Ticker Text … and more
My fine friend Jason Camlot, a great poet and a prof at Concordia, has put together an intriguing project that boggles my non-techie mind: The Ticker Text Project. He's looking for poets around the globe to participate. Check it out.
On a side note, get Jason's most recent book, from Paul Vermeersch's 4 a.m. Books imprint with Insomniac: The Debaucher. It's Montreal! It's Jewish! It's poetry! And it's a great book.
Some loose ends to be tied up:
I did not win the Alberta Readers' Choice Award. That $10,000 award went to Michael Davie, an Albertan writer and software guy, for Fishing for Bacon. After five finalists were determined by jury, the voting for the winner was done by Internet voting: anyone could vote multiple times, but at two-hour intervals at minimum. Although the prize was determined by this public vote, the results haven't been posted. I was curious about the results, because I know I was at a really close second-place about a week before polling ended. I wrote to my contact at the ARC Awards, asking if, in the name of transparency, the voting number would be publicized. I didn't get an answer.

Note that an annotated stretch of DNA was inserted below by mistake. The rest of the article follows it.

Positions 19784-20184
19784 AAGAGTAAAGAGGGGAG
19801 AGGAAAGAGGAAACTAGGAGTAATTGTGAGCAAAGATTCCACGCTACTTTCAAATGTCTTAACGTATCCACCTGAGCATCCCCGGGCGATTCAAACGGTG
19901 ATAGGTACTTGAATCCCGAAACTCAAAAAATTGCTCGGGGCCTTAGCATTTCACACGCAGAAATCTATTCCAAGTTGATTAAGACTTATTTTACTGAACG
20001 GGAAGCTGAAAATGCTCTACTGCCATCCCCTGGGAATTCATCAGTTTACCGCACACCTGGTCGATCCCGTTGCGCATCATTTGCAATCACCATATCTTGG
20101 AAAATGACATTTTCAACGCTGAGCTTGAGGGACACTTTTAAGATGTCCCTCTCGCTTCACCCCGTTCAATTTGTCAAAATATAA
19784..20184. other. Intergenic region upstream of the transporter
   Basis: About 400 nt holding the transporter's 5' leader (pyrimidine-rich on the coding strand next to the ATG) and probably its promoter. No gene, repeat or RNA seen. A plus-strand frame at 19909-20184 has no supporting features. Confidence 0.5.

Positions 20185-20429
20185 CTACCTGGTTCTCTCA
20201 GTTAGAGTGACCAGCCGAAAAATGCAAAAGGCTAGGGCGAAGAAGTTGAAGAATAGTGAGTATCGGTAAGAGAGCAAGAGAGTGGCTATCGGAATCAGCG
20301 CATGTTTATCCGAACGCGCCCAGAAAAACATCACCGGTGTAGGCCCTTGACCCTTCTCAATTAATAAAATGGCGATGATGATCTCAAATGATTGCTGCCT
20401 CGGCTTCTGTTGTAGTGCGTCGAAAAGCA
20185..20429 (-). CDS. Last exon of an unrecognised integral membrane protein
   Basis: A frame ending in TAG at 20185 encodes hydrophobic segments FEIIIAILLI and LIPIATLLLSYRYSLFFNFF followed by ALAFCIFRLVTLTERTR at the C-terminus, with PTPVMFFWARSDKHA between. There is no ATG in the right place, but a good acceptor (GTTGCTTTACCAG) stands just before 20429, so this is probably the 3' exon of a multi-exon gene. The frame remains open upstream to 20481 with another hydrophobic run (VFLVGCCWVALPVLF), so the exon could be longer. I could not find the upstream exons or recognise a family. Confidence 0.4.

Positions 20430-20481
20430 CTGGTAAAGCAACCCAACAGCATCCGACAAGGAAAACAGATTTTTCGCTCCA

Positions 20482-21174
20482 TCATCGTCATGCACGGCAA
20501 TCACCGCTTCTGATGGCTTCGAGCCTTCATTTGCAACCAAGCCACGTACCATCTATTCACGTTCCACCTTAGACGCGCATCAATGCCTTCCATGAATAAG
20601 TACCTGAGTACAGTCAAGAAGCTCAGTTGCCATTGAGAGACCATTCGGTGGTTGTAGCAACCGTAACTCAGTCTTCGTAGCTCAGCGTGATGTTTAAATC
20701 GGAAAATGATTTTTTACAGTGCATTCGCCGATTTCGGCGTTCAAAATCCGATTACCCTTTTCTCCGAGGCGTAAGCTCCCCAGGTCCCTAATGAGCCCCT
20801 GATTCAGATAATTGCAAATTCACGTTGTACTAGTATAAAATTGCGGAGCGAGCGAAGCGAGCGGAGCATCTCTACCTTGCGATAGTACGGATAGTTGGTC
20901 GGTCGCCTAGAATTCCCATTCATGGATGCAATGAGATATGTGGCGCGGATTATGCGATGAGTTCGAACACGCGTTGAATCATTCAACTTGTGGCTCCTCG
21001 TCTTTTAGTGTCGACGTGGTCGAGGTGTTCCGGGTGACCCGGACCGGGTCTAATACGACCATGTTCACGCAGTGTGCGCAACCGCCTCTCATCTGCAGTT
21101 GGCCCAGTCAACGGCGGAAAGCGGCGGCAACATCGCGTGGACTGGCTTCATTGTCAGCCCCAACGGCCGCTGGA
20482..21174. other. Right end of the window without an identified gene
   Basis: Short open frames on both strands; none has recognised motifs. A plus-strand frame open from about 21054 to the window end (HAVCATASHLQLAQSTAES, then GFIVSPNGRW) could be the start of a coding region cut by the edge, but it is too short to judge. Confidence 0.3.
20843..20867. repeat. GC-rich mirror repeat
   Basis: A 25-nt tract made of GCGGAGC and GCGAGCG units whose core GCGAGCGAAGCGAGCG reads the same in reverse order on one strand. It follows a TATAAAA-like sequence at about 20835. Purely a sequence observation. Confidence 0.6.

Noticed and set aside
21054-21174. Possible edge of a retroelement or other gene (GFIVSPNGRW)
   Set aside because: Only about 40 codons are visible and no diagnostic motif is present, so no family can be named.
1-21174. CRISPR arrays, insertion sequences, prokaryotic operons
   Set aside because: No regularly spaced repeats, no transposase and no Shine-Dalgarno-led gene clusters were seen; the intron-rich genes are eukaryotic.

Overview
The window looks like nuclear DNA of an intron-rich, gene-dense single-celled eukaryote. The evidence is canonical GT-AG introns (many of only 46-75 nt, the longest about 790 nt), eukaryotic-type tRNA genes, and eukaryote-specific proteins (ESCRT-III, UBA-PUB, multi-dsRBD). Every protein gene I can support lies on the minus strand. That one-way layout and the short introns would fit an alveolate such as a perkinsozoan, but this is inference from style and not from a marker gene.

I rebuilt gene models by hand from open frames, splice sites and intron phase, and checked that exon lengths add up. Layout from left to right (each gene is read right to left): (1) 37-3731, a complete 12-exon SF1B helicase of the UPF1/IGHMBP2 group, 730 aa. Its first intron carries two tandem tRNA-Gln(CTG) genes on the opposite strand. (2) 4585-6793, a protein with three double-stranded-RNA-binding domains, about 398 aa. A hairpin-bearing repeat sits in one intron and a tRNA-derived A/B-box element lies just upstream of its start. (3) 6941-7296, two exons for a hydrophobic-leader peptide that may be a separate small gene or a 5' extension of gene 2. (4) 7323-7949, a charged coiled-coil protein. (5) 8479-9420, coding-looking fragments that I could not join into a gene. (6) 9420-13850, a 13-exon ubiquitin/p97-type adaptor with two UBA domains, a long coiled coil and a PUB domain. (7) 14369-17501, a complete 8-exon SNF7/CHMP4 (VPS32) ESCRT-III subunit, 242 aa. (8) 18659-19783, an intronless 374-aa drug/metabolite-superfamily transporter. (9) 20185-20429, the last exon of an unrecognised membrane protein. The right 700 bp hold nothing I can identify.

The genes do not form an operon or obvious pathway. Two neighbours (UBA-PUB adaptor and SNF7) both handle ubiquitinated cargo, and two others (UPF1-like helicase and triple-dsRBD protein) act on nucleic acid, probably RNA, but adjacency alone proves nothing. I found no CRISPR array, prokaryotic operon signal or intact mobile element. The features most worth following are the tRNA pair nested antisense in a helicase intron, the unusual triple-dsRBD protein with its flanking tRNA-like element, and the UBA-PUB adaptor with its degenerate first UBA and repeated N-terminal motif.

Anyway, the night I lost, I wanted to redeem things for myself: I stayed up till about 4 a.m. and nailed the ending of my novel and sent it in to ECW, who will be publishing it in spring 2011. That felt good. I think I could have tinkered with that book forever, but you gotta put an end to it sometime.
Last Tuesday's reading at the St. Clair/Silverthorn library: what a great time. Funny thing: David McFadden showed up, as audience, and, by coincidence, Nicholas Power, Lillian Necakov and I all had prepared to read poems about/for David. Only Jim Smith didn't, but Dave's influence in Jim's work was perhaps his salute. McFadden, by the way, just a week earlier, had launched Why Are You So Long and Sweet? Collected Long Poems of David W. McFadden. He read two poems from that at the launch: "Nevada Standstill," which he'd never read aloud before, and "Cow Swims Lake Ontario." His book is absolutely astonishing: the breadth of what he does — and the humour, humanity, and audaciousness — is incredible. You better go buy a copy.
Over and out.